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Posted on rec.aviation.owning this morning... - Tina Marie's Ramblings
Red hair and black leather, my favorite colour scheme...
skywhisperer
skywhisperer
Posted on rec.aviation.owning this morning...
I have an old Airmap 5000. It stores the data on a PC card that slides into the unit.

My database is now 3 years old. Lowrance stopped providing data about 4 years ago, and a year ago Jeppson dropped support.

A web search didn't reveal anybody else selling databases.

Now, that data is on the 'net. I'm a reasonably competent programmer, and I could reverse-engineer the database format, and write code that would put fresh data back into that format, thus updating my database.

Here's the problem: I have no idea how to read/write to that PC card. Has anyone done this? Is there a driver somewhere, or am I going to have to write that too? I'd assume there was some sort of standard "data storage" PC API, just like there is for the data storage USB devices.

If I went to all this trouble, I'd be glad to update other people's cards for shipping costs, since there isn't any other way to get the data, and I'm guessing there are a reasonable number of these out there.

Any help would be appreciated!

Tina Marie

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Current Mood: geeky geeky

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Comments
sgillbee From: sgillbee Date: June 13th, 2005 10:40 pm (UTC) (Link)
Define "PC Card". It's a PCMCIA device? If so, that's just a system bus (like ISA or PCI or USB or whatever)... you need to write something that specifically addresses the hardware on the "card". There is probably a hardware-specific API for that... but good luck finding it.

Do you have the old software (and data) which updates the card? If so, it is possible to get "bus sniffers" which basically sit between the card and the bus and watch all traffic flowing across. At that point, you can sniff the data and reverse engineer the API, but that's not easy (at least for me). I bet you Glenn could do it... he's got a knack for that kind of thing (he once rebuilt the FAT boot partition on his HD byte-for-byte when it got corrupted, and he thinks in assembly).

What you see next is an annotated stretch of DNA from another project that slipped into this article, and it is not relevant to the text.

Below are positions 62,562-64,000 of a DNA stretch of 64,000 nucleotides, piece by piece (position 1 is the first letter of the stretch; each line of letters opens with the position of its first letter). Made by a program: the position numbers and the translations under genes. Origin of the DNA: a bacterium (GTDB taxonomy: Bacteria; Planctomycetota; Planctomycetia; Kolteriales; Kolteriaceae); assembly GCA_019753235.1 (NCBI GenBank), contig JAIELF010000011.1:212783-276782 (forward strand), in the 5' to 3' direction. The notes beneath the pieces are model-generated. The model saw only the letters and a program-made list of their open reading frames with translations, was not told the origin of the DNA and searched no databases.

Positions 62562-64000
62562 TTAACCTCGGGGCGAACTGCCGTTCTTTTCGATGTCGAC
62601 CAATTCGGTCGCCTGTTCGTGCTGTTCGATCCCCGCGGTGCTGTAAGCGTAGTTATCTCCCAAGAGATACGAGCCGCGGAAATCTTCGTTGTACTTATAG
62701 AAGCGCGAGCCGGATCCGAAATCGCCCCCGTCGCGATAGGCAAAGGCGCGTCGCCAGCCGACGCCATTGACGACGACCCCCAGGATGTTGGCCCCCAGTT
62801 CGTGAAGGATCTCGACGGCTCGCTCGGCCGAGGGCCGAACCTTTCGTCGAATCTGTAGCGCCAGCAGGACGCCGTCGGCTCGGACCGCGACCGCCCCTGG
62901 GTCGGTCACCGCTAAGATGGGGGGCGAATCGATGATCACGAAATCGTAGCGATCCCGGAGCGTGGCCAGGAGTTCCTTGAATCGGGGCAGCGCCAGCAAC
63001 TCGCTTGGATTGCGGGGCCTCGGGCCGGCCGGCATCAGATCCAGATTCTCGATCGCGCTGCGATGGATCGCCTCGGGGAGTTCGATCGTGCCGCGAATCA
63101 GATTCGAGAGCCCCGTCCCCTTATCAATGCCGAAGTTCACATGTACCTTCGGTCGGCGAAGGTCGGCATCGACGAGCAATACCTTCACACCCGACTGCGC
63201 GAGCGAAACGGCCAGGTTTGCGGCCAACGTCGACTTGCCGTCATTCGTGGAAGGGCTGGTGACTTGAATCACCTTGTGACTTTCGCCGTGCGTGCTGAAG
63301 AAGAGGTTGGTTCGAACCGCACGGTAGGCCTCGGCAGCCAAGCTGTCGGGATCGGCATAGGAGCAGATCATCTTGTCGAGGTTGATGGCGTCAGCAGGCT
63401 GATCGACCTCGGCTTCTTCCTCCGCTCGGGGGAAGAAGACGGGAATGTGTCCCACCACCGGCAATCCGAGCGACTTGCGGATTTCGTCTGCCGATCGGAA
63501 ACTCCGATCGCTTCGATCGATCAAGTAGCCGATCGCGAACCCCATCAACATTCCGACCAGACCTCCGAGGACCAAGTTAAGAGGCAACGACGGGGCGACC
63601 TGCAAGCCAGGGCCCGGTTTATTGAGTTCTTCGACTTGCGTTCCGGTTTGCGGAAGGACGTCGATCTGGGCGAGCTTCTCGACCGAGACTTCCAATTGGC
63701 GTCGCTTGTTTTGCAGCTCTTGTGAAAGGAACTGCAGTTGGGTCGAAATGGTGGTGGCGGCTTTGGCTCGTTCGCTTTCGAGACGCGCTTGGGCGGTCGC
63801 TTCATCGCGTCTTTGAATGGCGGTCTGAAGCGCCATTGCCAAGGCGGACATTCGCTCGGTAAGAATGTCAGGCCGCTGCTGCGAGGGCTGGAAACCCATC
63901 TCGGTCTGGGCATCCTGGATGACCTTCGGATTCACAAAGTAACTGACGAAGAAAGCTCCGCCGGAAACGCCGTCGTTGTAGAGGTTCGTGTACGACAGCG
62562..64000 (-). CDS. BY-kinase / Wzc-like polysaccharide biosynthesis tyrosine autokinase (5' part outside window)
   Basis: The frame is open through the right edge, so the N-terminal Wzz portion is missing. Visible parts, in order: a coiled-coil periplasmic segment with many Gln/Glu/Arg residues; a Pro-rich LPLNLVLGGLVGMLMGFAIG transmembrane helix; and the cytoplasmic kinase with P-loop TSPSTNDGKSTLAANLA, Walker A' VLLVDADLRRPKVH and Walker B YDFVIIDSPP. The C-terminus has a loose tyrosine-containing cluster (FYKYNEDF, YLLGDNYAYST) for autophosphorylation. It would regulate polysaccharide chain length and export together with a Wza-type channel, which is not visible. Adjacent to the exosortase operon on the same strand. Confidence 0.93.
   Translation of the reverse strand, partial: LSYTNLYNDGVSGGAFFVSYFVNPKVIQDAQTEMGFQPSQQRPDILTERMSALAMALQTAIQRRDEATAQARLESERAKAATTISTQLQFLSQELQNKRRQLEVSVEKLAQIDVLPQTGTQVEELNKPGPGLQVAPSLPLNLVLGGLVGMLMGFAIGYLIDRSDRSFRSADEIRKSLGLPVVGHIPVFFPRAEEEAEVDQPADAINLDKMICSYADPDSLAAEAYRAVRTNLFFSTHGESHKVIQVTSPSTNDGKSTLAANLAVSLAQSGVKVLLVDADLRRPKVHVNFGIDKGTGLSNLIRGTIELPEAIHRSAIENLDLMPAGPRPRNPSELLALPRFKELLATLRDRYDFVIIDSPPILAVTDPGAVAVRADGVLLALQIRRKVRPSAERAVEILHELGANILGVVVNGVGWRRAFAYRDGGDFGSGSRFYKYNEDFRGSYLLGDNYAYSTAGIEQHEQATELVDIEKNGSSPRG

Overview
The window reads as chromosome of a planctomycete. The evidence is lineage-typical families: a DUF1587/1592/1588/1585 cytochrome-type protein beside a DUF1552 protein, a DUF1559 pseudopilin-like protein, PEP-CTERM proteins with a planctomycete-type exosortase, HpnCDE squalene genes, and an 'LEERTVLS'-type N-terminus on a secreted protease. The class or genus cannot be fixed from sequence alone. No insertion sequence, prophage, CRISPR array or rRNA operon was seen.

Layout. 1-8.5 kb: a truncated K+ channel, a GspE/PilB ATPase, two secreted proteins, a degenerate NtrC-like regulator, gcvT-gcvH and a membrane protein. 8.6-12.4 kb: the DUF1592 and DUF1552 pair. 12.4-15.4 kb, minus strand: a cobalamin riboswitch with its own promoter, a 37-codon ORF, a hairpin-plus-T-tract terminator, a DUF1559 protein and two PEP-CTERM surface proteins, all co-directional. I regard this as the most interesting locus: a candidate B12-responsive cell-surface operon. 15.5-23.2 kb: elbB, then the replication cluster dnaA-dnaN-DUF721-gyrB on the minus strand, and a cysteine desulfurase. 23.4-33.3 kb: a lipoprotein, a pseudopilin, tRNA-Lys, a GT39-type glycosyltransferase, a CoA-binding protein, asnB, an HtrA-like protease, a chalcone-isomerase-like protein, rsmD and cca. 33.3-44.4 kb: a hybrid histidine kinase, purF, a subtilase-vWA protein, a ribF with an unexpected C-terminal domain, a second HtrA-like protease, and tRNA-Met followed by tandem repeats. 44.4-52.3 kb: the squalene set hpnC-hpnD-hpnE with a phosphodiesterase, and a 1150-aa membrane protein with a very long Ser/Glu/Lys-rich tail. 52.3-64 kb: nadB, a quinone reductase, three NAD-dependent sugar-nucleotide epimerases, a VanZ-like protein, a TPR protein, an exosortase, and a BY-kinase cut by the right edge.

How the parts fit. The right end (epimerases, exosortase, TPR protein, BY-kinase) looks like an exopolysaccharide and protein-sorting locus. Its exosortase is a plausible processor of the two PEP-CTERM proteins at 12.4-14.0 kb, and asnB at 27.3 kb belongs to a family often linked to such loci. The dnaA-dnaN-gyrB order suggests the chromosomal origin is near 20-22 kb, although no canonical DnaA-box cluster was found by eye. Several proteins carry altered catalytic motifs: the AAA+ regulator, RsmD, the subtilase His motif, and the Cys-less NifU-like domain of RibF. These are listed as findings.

Anyways, that's one approach. Another would be figure out the data format for the existing update software and just produce new data packs. Or get a software monitor which watches what that software does and reverse engineer it.

Just a few random thoughts :) Probably not useful.
skywhisperer From: skywhisperer Date: June 13th, 2005 11:43 pm (UTC) (Link)
Yes, it's a PCMCIA card...

I don't have the old software. I got updates by sending my old card back to the provider, and they'd send me a new one with the new data. I've called and begged both Magellen and Jeppson (the people I got the updates from), but no one will give me any info.

Magellen only made aviation GPSs for a very short time - like 6 months - and they'd prefer to forget that they ever did, so that's not helping.


(Deleted comment)
alioth1 From: alioth1 Date: June 14th, 2005 05:07 pm (UTC) (Link)

Try Linux

1. Find a machine with a PCMCIA slot.
2. Boot Knoppix 2.9 on it.
3. Insert PCMCIA card, look at the dmesg and see what it reports (and try various other utilities - I'm not sure if there's an equivalent of 'lspci' for cardbus, but I expect there's something in /proc).

That will tell you what it *really* is. Then google on that information. You may be lucky and find you can just read/write/ioctl etc. on /dev/somethingorother. Or even mount -t msdos /dev/thing /mnt.
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